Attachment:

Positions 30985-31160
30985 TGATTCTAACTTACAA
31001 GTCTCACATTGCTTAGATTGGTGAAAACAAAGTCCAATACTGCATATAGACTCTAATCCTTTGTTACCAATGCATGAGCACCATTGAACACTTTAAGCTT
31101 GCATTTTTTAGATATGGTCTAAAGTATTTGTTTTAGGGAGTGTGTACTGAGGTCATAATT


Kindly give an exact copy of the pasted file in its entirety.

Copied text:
Positions 30985-31160
30985 TGATTCTAACTTACAA
31001 GTCTCACATTGCTTAGATTGGTGAAAACAAAGTCCAATACTGCATATAGACTCTAATCCTTTGTTACCAATGCATGAGCACCATTGAACACTTTAAGCTT
31101 GCATTTTTTAGATATGGTCTAAAGTATTTGTTTTAGGGAGTGTGTACTGAGGTCATAATT